Notes on last night’s SXSW showcase at Emo’s Annex:
Electric cello sololist Erik Friedlander at his best (to my ears) sounded like a Tony Conrad–Kronos Quartet hybrid, i.e., amazing. A couple of plucked pieces were relatively boring, in particular a Carlos Santana piece, and to a lesser extent one by John Zorn. The amazing pieces, which should’ve inspired a miniature mosh pit (as opposed to total destruction of the venue, which is what should’ve happened at the one Conrad show I’ve had the pleasure of attending — I’ll have to write about that sometime), more than made up for the uninteresting interludes. Friedlander’s set was the best of the evening, and I plan on checking out more of his music.
Dengue Fever, billed as a “six-piece Cambodian Psychedelic rock band” was decent. Lyrics were all in Cambodian, mostly sung by a Camobdian woman. One sax player worked well with the sound, which is pretty hard to do in my listening experience. Asides: I note that the Dengue Fever site lists among related projects Brazzaville, a band I’m familiar with via their use of Joe Frank, my spiritual guru, on a track called Ocean. Check out L.A.’s Brazzaville found its audience in Russia via downloads and pirated CDs from the December 1, 2003 Los Angeles Times.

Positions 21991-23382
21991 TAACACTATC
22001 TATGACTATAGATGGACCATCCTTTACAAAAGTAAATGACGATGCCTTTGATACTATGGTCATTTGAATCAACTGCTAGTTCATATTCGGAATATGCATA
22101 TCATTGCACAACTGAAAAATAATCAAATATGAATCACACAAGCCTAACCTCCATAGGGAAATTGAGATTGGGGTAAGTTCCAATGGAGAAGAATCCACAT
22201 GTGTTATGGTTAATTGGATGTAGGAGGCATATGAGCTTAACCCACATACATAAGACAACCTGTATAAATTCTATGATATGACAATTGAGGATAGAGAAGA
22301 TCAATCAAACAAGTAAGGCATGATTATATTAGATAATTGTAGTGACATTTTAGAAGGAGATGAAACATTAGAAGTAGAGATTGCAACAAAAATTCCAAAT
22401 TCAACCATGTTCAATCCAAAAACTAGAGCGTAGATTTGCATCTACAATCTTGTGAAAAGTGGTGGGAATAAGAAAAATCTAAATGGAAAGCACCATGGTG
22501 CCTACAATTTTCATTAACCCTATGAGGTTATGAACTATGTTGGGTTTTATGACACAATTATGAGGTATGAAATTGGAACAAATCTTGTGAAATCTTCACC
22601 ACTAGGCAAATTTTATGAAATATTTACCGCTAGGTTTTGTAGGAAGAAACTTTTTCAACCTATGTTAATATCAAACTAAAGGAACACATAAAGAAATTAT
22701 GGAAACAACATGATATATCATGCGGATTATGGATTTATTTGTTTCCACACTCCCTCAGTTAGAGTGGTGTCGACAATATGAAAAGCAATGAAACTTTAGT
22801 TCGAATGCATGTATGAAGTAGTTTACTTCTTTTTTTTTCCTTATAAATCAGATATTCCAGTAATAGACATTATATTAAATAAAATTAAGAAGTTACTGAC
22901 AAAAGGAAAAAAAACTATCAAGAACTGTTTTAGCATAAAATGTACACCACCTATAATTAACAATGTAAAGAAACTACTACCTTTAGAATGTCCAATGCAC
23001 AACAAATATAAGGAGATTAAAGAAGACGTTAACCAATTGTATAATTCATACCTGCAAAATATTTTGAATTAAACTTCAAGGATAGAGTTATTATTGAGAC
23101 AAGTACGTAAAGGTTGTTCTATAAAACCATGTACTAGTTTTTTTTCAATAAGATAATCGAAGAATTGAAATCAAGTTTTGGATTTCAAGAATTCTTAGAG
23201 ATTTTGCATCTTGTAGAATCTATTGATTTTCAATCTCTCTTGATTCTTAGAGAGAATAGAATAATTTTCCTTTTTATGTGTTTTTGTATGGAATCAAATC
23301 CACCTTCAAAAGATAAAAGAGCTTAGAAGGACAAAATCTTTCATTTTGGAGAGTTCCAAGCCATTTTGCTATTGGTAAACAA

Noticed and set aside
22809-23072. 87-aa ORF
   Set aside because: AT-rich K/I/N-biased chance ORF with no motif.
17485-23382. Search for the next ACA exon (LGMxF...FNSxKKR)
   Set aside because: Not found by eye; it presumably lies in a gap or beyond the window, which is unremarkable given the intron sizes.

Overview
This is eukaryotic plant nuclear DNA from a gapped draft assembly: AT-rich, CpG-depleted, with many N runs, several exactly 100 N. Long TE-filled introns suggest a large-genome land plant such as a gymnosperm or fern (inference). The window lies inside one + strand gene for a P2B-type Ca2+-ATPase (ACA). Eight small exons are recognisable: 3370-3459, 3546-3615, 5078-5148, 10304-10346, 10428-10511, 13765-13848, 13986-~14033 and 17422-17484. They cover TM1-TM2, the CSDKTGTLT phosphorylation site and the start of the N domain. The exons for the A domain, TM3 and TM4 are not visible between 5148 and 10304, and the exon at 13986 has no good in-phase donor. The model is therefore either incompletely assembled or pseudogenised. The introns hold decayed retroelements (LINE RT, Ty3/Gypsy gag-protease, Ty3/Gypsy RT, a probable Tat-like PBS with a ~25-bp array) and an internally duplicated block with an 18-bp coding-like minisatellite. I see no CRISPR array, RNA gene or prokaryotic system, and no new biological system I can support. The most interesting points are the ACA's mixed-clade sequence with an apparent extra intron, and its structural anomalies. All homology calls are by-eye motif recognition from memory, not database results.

Estradasphere played jammy exotica, heavy metal and banjo-led bluegrass, none of it all that effectively to my ears (actually the banjo sounded OK). Each musician played at least two instruments. They’re obviously talented, but the implementation just didn’t work for me.
I’ve seen Sleepytime Gorilla Museum a bunch of times in San Francisco. They played mostly new material I hadn’t heard before, some of it more explicitly political than their previous work, including a song about Rome introduced with a dedication to “the American Empire at its greatest extent” and another intro’d with (to the best of my memory) “a man who saw many things wrong with the world and attempted to fix them by sending little wooden boxes to strong people” about the Unabomber. They closed with the track they used to always open with, Sleep is Wrong, which made everyone very sad there was no time for an encore.
Secret Chiefs 3 consisted of all of the members of Estradasphere less the drummer, plus four other musicians, including two different drummers. They got into some OK multi-ethnic mish-mash grooves. Just OK.
(Apart from Dengue Fever, all of the bands last night employed at least one amplified bowed string instrument.)
For a hint at what the show was like, listen to my 2004-03-17 Emo’s Annex Simulacrum playlist at WebJay. Most of the songs on the playlist are just recent tracks from the artists involved and probably weren’t the ones played last night. I also didn’t make any attempt to choose representative or superior tracks — this post has already taken far too much time, apologies.